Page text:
Greg and Layla go into the house where Greg finds out he can see the very cute ghost of a teenage girl who haunts the place. He more than kinda falls for her which is good because she hasn’t had anyone to talk to for a long while. But Layla has also fallen for Jake, which isn’t good. Plus Greg is being a jerk to Layla. And then his shadow suddenly shows up.

The book is way more romantic than harrowing, and seems to be part of a wave of middle grade graphic novels about mostly friendly ghosts. All in all it’s a bit of innocent fun which touches on bullying, dealing with the romantic lives of friends and parents, and embracing weirdness.

Love in Wartime

Everyone Brave is Forgiven by Chris Cleave. Simon and Schuster, 2016. 9781501124372.

Eighteen-year-old Mary North, spoiled daughter of a politician, abandons her Swiss ski trip to volunteer at the outbreak of World War II — so suddenly that she’s still in ski wear when she checks in. She’s disappointed with her boring assignment as schoolteacher. But then she creates her own excitement by seducing her boss, Tom Shaw. Everything is complicated when Mary meets Tom’s handsome roommate Alistair Heath, formerly an art restorer but currently an artillery officer, just back from the evacuation of Dunkirk.

Alistair is posted to Malta, Mary takes charge of a motley class of kids returned from their evacuation from London, and the two continue their romance in lighthearted letters, not all of which reach their destinations. Alistair narrowly escapes death many times. Mary ruffles society feathers with her egalitarian notions and by accepting a black student into her class. Mary and her friend Hilda volunteer for air raid duty, and Mary drives an improvised ambulance that carries stretchers which, empty or not, are tied to its roof!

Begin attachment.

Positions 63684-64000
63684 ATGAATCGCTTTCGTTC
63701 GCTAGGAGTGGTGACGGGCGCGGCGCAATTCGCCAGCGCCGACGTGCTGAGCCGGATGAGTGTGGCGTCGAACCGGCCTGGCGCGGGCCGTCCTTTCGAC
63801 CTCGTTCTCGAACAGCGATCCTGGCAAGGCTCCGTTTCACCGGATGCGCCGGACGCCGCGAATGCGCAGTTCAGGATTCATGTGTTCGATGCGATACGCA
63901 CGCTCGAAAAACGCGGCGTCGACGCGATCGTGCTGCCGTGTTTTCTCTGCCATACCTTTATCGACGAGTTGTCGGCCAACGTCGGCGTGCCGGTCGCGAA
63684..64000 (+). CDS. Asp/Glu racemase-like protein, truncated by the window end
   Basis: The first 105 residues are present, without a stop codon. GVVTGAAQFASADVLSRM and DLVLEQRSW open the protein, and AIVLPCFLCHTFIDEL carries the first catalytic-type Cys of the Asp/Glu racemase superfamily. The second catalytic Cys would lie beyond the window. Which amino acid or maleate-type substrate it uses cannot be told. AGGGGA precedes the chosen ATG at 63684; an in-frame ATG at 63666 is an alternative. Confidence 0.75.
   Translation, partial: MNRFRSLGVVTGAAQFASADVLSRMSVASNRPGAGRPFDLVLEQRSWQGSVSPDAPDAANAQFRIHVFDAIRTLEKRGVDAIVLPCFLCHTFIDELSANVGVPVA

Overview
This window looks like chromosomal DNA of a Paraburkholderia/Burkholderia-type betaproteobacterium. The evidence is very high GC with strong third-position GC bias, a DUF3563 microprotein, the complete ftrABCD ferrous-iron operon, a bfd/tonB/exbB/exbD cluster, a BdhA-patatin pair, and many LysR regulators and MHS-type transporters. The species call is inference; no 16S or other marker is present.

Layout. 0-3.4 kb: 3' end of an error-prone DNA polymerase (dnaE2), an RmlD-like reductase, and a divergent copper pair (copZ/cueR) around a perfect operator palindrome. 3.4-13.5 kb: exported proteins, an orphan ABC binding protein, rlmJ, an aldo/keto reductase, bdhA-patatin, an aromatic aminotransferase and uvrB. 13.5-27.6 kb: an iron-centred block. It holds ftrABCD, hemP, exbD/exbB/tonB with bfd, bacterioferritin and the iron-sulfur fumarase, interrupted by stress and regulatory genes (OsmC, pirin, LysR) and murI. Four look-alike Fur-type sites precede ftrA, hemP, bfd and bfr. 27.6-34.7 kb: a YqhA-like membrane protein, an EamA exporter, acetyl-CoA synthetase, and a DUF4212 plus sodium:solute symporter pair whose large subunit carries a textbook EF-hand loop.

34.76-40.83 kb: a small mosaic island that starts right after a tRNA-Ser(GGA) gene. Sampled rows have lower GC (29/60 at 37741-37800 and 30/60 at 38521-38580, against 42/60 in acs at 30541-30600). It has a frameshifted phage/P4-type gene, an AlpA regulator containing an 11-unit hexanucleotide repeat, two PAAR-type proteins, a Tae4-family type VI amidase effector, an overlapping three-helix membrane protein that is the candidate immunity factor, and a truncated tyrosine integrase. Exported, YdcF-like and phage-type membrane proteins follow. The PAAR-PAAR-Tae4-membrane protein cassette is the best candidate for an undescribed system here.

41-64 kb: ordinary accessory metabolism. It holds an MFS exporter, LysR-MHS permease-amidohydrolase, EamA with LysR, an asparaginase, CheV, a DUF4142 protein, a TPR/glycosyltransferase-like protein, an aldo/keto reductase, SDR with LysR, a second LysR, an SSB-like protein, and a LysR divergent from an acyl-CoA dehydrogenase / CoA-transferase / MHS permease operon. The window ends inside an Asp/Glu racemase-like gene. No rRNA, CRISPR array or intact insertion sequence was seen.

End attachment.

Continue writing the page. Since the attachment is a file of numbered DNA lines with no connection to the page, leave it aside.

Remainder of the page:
This romance is sprawling, vivid, witty, and, though it might seem messy at first, tightly plotted and carefully constructed.

Thanks to Robert in San Diego for this guest book review!

Housing Goals

Lucky Penny by Ananth Hirsh and Yuko Ota
Oni Press, 2016

The short pitch: Girl Scott Pilgrim with less video games.

lucky-penny-coverPenny loses her job and her apartment but lands on her feet (sort of) by getting a job at a laundromat run by the 12-year-old son of the owners, living out of her friend’s storage unit, and crushing on Walter, the desk guy at the Y where she showers. The character dialogue and art are both super-expressive and well done, the reason I’m a big fan of Ananth Hirsh (who also writes as Ananth Panagariyra) and Yuko Ota.

I think it would be interesting to live in a storage unit — it would be like a tiny house but even more so! — in kind of the same way I liked thinking about living in a museum after I read From the Mixed Up Files of Mrs. Basil E. Frankweiler.